With primary total knee arthroplasty, there are three schools-of-thought about the patella: always resurface, never resurface or selectively resurface (bearing in mind the patient's articular cartilage, and patellofemoral congruence at the time of surgery).1 In Scandinavia, about 2% of patellas are resurfaced (according to knee arthroplasty registries), while in USA more than 90% of patients get a patellar button. Is this a genuine difference of opinion? Or is resurfacing the defensive option in a litigious climate, where a persistently painful knee might end up in court? A recent meta-analysis of 16 randomised controlled trials has shown no difference between resurfaced or non-resurfaced groups, as regards anterior knee pain and functional scores.2 We do not, it seems, yet understand why some patients experience anterior knee pain and others do not, regardless of their preoperative peripatellar conditions and patella resurfacing. Meanwhile, always resurface is doing a lot of unnecessary surgery.
But what about isolated patellofemoral arthritis? Such patients present a particular difficulty. If conservative treatment proves unsuccessful, we have various other options, such as realignment procedures, arthroscopic debridement, patellofemoral arthroplasty (PFA), total knee arthroplasty (TKA) and patellectomy. Recently, and because of second-generation prostheses, there has been renewed interest in patellofemoral joint replacement, for which there are good mid-term results. But it remains unclear, whether an isolated PFA does offer any advantage over a TKA? In this issue, Vasta et al3 make a systematic comparison between PFA and TKA.
The overall survivorship rate of inlay design PFAs is 82%, with a mean follow-up of 89 months (all figures rounded). The survivorship rate of the latest generation onlay design PFAs is 95%, with a mean follow-up of 46 months. This seems to be an improvement, and compares favourably with TKA, but we still lack the requisite long-term data.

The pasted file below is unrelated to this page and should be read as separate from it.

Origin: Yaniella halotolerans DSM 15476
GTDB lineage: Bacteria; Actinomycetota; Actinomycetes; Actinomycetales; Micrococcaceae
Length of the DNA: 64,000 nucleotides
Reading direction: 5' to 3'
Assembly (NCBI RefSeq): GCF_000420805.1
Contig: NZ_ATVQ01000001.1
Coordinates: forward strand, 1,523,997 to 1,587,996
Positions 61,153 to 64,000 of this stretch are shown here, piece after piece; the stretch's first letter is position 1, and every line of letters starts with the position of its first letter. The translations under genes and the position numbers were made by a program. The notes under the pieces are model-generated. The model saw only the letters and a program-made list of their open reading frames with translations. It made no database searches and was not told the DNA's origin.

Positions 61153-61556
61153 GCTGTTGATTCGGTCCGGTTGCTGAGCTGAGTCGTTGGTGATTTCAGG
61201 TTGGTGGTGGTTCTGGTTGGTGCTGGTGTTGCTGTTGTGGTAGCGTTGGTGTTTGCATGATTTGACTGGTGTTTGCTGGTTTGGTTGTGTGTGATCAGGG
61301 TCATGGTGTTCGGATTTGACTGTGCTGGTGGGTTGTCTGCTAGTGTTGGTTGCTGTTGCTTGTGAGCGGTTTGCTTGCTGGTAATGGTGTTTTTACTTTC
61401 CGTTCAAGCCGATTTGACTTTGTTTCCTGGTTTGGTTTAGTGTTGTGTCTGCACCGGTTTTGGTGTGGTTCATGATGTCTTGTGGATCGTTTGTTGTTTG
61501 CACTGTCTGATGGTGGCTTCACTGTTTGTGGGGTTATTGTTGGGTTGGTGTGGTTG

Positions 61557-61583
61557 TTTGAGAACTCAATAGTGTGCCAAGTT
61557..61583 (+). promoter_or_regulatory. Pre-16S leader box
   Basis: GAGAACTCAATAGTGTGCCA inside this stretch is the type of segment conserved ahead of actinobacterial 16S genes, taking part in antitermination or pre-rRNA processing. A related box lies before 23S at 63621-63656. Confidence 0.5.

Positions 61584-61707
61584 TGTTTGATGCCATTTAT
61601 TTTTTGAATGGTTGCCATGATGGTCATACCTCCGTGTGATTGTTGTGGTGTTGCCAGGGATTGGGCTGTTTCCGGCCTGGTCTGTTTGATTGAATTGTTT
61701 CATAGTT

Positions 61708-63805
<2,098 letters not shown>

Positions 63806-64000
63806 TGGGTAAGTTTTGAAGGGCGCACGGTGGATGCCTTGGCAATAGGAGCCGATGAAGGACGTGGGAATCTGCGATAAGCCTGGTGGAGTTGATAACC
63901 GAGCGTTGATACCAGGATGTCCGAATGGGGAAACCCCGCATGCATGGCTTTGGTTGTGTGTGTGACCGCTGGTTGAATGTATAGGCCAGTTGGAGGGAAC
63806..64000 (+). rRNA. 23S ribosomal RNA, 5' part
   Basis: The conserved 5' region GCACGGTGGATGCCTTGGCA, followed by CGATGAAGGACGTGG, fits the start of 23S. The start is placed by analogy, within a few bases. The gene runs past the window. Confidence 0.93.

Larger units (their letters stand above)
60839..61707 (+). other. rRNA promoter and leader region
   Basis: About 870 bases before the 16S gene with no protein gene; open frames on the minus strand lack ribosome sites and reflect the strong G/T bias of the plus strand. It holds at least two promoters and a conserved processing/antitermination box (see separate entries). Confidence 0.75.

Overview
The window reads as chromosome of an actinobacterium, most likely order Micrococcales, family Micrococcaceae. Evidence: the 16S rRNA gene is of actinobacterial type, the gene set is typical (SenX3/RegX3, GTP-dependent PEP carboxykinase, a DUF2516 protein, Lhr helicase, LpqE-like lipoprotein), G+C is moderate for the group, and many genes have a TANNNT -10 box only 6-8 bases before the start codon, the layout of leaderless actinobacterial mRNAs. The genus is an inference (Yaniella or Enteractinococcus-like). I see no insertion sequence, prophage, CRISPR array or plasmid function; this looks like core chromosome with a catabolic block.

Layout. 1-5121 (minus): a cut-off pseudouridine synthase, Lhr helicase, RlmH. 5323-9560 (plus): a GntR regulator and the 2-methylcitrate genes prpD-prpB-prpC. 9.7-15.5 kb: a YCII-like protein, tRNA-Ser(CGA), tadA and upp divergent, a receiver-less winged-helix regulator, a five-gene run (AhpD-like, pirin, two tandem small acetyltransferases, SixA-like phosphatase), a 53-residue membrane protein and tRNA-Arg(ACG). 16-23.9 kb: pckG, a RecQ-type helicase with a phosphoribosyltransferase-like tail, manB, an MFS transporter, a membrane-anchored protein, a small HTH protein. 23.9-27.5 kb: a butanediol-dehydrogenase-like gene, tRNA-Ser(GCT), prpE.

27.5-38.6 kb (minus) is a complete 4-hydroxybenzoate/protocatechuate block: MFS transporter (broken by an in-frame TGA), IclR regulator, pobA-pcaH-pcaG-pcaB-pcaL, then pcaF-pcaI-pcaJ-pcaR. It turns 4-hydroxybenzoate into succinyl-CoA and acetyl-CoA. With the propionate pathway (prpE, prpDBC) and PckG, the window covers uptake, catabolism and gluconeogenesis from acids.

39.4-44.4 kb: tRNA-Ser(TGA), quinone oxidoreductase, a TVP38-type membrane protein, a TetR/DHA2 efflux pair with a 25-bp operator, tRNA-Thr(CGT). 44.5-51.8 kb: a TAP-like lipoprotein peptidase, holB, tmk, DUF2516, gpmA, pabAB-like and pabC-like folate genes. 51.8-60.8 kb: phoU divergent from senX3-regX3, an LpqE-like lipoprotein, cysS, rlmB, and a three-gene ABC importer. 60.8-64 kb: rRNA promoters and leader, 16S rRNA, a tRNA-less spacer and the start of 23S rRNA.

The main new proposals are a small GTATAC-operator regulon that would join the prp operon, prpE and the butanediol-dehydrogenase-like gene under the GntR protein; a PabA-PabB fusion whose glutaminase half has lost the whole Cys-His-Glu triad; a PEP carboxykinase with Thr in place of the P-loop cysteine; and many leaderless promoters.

In those patients where a PFA has been deemed correct, a major concern remains the later progression to all-compartment knee osteoarthritis. For the first generation of inlay design PFAs, progression to all compartment knee osteoarthritis occurred in 8% of knees. These patients would have been better off with an initial TKA instead of a PFA.
Initial patient selection is important here, as are factors which affect the disease's progress. Patellofemoral osteoarthritis develops faster, for example, where there had been a pre-existing trochlear dysplasia as its underlying cause.4
For these reasons, TKA remains the ‘gold standard’, when operating on isolated patellofemoral joint osteoarthritis. This seems confirmed by Vasta et al's3 survey, at least for older patients. For younger patients, however, where more is demanded of the functioning knee, PFA remains a favourable option. Preserving the femorotibial compartments and cruciate ligaments will improve the gait and knee kinematics. And, overall, PFA is less invasive, quicker in the OR and faster for rehabilitation.
Having said all this, the literature about PFA remains scarce, compared with the TKP resurfacing versus non-resurfacing debate. What can we learn from the latter? Several studies have shown that patellar denervation improves the visual analogue scores for pain, and the knee society scores. As for knee function scores, patellar denervation performs even better than patellar resurfacing5
For younger patients with isolated patellofemoral osteoarthritis, the best solution might well be patellar debridement with denervation, combined with a trochlear prosthesis. This would obviate maltracking, overstuffing and other patellar implant complications. To the best of my knowledge, however, this combination has not been attempted.
At this stage, I am afraid, we need more trials, more long-term evidence, etc.
Competing interests None declared.
Provenance and peer review Not commissioned; internally peer reviewed.